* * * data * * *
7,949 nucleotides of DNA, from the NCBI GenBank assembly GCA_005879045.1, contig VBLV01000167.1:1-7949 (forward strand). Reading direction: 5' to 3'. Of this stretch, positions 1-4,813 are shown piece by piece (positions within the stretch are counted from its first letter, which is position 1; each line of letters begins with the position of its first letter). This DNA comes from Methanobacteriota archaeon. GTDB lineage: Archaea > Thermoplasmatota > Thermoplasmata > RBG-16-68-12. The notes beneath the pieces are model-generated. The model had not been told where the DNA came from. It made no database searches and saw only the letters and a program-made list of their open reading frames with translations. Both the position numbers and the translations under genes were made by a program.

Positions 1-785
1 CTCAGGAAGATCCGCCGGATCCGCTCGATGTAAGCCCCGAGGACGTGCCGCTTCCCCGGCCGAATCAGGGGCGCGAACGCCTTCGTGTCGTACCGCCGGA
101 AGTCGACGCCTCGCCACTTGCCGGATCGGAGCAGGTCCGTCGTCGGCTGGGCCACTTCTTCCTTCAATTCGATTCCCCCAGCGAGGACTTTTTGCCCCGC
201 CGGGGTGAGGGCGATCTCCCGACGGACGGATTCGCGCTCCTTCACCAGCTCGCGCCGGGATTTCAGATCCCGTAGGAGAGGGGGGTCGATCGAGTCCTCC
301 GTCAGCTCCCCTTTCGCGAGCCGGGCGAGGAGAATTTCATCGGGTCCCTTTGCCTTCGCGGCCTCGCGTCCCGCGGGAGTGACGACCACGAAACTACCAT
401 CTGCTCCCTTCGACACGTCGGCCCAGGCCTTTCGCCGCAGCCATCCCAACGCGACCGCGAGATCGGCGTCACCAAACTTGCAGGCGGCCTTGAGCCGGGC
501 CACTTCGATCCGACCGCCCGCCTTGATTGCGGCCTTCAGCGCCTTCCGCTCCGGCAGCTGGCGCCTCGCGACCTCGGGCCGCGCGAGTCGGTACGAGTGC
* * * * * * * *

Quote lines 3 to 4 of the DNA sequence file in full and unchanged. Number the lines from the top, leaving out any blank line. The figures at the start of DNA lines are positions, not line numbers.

1 CTCAGGAAGATCCGCCGGATCCGCTCGATGTAAGCCCCGAGGACGTGCCGCTTCCCCGGCCGAATCAGGGGCGCGAACGCCTTCGTGTCGTACCGCCGGA
101 AGTCGACGCCTCGCCACTTGCCGGATCGGAGCAGGTCCGTCGTCGGCTGGGCCACTTCTTCCTTCAATTCGATTCCCCCAGCGAGGACTTTTTGCCCCGC